Effective immediately, members of InterContinental's Priority Club Rewards program may redeem their points for digital rewards, including music downloads, games, and software.
To bring the digital rewards into the program's award catalog, Priority Club turned to the first club, a "global provider of digital rewards," for a turnkey solution that integrates seamlessly with the Priority Club website.
While the selection of software titles is underwhelming, there is plenty to choose from in the music and games categories.
According to the website, there are more than seven million music tracks available. While the prices can be as low as 300 points per track, most recent hit songs were 400 points each.
Prices for computer games ranged from 800 points to more than 15,000 points for the likes of Call of Duty.
And software prices start at 1,150 points and go up from there.
So much for selection—what do the new rewards deliver in terms of value?
As a point of reference, most songs purchased through Apple's iTunes service cost $1.29 apiece. Paying 400 points for a $1.29 track means you're getting $0.003 (three-tenths of a cent) in value for every Priority Club point.
If, on the other hand, you redeemed points for a free night's stay, you might find yourself cashing in the minimum 10,000 points for a stay worth $75. That works out to getting about $0.01 (1 cent) per point.
Clearly, using points for music downloads represents significantly poorer value than redeeming points for free stays.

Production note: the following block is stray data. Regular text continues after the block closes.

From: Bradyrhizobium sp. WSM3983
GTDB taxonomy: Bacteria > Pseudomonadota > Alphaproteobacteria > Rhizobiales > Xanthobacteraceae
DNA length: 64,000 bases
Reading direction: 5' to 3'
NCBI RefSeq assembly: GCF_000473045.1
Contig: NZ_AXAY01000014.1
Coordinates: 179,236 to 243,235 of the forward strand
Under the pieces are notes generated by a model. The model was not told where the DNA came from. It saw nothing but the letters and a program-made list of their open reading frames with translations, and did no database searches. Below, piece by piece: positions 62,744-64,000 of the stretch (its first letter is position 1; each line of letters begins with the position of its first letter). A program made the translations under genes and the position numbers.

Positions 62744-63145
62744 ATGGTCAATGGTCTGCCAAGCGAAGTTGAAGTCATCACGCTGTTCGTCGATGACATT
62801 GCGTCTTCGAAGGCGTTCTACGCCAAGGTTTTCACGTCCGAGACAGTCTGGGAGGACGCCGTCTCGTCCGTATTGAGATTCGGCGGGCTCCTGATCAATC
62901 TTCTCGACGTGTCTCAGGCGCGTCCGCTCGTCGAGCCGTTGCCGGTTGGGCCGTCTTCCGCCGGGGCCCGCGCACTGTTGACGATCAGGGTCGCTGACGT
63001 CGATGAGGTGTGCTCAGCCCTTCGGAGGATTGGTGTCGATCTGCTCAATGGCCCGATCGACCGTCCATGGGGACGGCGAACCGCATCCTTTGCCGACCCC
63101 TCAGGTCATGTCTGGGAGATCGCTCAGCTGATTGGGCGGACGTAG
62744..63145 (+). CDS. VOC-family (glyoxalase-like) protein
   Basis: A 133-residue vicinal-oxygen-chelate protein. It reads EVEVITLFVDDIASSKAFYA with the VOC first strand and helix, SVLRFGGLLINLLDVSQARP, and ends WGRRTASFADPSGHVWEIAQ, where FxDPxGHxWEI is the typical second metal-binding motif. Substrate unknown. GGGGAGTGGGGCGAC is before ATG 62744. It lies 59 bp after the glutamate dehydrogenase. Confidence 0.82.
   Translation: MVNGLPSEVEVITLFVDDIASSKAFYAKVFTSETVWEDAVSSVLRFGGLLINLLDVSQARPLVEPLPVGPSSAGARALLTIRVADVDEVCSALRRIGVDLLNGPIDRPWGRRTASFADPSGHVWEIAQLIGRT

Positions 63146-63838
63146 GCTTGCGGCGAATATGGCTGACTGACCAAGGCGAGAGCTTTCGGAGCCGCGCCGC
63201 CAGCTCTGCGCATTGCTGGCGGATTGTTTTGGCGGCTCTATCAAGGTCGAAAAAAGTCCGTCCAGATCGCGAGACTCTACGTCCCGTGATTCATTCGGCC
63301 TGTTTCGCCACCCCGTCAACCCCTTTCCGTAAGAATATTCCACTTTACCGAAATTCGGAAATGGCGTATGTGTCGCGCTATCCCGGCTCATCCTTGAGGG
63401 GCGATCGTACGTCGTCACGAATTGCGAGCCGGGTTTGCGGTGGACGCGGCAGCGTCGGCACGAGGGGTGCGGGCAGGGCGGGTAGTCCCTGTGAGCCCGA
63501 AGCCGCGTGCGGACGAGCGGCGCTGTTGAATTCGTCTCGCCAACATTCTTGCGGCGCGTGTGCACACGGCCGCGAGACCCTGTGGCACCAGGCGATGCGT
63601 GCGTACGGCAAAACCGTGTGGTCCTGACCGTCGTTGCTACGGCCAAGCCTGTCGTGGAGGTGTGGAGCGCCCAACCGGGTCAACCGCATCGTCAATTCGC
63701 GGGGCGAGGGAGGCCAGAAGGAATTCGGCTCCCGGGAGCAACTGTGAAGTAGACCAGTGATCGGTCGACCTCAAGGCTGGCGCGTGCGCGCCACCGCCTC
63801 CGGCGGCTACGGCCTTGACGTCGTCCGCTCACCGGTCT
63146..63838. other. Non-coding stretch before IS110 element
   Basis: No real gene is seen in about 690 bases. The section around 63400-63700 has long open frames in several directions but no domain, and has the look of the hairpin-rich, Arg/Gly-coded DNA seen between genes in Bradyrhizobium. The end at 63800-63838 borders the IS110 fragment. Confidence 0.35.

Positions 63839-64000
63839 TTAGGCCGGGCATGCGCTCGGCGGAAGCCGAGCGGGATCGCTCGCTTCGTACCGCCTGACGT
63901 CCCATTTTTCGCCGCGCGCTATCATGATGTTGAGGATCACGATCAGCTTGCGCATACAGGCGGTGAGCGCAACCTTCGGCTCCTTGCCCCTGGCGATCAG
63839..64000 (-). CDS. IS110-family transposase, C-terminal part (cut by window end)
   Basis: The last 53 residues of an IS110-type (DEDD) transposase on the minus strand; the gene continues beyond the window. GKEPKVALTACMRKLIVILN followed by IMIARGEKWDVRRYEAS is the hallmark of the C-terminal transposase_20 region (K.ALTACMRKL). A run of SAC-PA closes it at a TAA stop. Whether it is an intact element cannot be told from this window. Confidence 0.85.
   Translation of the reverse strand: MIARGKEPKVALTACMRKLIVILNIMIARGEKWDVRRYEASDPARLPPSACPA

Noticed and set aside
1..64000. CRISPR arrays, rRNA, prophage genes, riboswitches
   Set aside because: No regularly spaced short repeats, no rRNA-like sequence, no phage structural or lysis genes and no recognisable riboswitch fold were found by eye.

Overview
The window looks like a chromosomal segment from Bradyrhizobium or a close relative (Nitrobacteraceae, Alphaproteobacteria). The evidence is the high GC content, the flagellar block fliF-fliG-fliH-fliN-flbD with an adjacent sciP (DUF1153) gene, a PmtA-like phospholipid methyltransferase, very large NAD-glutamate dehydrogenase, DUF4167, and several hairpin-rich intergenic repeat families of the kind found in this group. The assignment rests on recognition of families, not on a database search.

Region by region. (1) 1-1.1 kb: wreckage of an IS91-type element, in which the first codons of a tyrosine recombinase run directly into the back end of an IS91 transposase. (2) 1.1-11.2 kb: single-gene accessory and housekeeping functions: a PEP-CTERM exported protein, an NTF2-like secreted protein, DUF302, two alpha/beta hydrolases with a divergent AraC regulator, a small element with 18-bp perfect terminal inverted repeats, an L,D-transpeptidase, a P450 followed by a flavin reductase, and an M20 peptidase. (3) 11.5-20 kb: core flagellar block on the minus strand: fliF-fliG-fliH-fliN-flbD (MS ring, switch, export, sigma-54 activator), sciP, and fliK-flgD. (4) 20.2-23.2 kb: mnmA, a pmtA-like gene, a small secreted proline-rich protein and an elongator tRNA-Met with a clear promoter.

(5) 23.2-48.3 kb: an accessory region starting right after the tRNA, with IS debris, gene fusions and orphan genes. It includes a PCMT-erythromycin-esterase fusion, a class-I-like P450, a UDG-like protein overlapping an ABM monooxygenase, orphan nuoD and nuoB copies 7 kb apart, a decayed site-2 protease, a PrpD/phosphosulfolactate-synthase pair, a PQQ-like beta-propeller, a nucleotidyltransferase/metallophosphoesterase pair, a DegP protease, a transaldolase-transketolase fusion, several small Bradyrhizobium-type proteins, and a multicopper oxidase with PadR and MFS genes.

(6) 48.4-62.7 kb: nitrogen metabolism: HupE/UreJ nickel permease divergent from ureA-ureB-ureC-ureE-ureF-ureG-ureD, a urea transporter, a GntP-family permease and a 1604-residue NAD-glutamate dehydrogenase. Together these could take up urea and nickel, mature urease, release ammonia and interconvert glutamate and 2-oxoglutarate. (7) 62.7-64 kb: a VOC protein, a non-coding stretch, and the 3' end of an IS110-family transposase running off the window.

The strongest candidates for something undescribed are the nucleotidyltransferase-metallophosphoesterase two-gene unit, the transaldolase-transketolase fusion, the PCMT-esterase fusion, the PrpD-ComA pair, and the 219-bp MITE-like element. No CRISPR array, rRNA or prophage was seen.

No surprise there. With non-travel rewards, the underlying economics generally don't allow the program operator to price the digital rewards attractively. So, from a pure value standpoint, consumers are much better served by using their points for free room nights.
Still, there's a place for low-priced rewards, even if they're also low in value. As the Priority Club press release points out:
Leisure travelers, particularly families, want value from their hotel loyalty programs. Digital Rewards is a flexible option to help those with low point accumulations find an alternative point redemption option. And, all members will benefit from the fact that the Digital Rewards offers have been easily integrated with Priority Club's existing point redemption choices.
Case in point: me. I have a few thousand Priority Club points and no plans to increase my account balance, even to the modest 5,000-point level at which I could redeem for a discounted PointBreaks award. I'm sure I can find five or six tunes to add to my music collection and zero out my account in the process. I'll just stay focused on the music itself, not the fact that I'm overpaying for it.
Reader Reality Check
How attractive do you find Priority Club's new digital rewards?
This article originally appeared on FrequentFlier.com.
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